Volunteer blog: Mbira stoves

woman making a clay stove pot by hand

The past week I had the opportunity to see JCED’s projects in the flesh. This required taking a trip north of the capital to a town called Kasungu. Up here JCED supports a women’s group and farming communities through financial investments and by sharing knowledge and skills. We sat down with both communities for a chat. We listened to their stories, their challenges and their hopes for the future.

Mbira Stove Production Group:

women pose outside Mbira stove production buildingThe women’s group was set up in February 2020 by JCED. Their community is located just outside Kasungu town. The main purpose of the group is to produce energy efficient cooking stoves (using clay soils from nearby) and sell them in the local market. The women have been empowered because of this business model.

JCED provided the finance and resources to set up a manufacturing facility for the stoves in their community. Before JCED’s involvement, the community relied solely on agriculture. The introduction of stove production boosted and diversified their livelihoods, alongside reducing their environmental impact. These stoves differ from the traditional free stone fire in that they concentrate and capture the heat produced by burning wood. Therefore, the stove reduces the amount of wood required, as well as shortening cooking times. When talking with the women they claim that a bundle of wood would last 2 days on a traditional free stone fire, whereas a bundle with the new stoves can last up to 7 days. This is nearly a 70% reduction in the amount of wood being used by the community (this figure is also backed up by tests carried out by JCED).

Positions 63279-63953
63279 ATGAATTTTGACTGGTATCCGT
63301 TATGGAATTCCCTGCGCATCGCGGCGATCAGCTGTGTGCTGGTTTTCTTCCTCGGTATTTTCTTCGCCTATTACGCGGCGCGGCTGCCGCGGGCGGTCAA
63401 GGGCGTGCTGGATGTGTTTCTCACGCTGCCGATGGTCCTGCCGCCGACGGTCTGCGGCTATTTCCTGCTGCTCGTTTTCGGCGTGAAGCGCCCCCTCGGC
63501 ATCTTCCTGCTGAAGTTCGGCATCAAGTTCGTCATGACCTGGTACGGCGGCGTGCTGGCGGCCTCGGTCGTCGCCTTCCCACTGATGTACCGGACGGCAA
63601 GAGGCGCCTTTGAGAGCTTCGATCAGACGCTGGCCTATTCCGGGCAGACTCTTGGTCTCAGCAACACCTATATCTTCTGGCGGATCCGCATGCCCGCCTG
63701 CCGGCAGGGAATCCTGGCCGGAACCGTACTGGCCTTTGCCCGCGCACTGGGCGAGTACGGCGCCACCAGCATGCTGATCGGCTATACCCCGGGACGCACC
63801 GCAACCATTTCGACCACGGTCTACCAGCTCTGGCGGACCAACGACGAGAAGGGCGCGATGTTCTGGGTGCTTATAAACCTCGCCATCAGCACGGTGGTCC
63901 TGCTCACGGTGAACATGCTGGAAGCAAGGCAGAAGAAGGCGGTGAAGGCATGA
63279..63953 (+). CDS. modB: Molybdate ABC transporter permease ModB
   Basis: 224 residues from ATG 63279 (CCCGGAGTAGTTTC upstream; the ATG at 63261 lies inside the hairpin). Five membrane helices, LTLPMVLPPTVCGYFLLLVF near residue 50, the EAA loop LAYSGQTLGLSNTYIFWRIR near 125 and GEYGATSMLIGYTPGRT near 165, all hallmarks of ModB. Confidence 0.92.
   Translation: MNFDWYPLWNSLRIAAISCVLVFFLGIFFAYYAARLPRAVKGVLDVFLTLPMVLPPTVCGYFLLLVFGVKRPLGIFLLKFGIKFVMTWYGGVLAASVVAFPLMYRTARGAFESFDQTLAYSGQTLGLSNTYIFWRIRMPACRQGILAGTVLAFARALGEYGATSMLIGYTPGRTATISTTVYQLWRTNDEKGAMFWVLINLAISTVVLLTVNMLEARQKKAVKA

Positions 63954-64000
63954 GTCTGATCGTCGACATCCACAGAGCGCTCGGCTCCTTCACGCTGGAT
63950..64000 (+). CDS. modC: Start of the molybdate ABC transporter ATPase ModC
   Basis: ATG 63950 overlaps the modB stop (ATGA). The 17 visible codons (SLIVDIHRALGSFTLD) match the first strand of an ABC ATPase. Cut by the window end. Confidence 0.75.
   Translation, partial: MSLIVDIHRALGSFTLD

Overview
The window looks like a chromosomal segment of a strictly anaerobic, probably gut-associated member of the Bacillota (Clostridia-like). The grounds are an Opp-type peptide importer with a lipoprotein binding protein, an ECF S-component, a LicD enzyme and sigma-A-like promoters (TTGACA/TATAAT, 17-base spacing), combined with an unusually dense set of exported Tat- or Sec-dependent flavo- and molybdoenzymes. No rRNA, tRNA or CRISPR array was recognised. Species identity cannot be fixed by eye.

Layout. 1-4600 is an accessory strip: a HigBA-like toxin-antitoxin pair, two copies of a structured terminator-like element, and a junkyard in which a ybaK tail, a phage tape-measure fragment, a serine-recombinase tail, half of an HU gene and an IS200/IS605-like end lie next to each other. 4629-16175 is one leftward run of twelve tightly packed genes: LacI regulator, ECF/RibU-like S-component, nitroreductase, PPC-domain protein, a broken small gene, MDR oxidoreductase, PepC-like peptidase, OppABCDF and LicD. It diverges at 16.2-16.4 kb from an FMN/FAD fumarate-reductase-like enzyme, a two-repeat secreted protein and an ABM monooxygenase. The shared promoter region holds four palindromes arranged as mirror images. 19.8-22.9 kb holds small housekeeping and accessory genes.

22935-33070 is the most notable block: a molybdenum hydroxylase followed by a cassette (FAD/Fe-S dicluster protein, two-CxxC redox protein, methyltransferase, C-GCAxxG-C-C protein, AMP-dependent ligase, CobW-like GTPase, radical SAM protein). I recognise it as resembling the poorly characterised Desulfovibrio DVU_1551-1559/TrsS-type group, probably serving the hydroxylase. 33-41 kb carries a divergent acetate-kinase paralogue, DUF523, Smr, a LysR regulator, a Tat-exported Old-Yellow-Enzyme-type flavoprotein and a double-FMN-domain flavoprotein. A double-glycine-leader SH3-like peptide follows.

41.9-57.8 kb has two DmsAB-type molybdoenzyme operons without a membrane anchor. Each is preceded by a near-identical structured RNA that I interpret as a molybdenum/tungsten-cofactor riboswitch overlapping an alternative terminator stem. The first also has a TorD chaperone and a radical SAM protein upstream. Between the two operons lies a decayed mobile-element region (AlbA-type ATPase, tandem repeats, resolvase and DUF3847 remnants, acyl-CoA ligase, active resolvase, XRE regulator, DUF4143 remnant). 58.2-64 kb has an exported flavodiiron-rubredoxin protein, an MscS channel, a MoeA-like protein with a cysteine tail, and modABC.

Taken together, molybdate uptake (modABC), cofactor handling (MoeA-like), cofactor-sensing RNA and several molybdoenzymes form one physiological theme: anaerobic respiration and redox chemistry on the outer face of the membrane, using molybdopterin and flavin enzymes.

outstretched palm with clay for stove pot productionWhile discussing their project, they also touched upon the challenges that they still face. Demand at the market for the stoves continues to be an issue. They believe this is partly due to a lack of knowledge about the benefits of the stoves and partly due to the initial cost to purchase a stove, putting them out of reach for most households. Transporting the stoves to the market is also a challenge as they do not have any vehicle to transport a sizable number of stoves.

Going forward, they are looking to develop a brand for their business in the hope to market their product and promote the benefits of the stoves. In addition to this, the production of the stoves is seasonal. This means there is not a consistent cash flow throughout the year. They would like to secure finance and loans to explore additional business models.

Stay tuned for more updates from Sam in Malawi, you can find Sam’s previous blog post: here


If like Sam you would like to volunteer at one of our projects – please get in touch: [email protected] 

Our overseas work placements are development focused and are structured around need and requested skills from our project partners.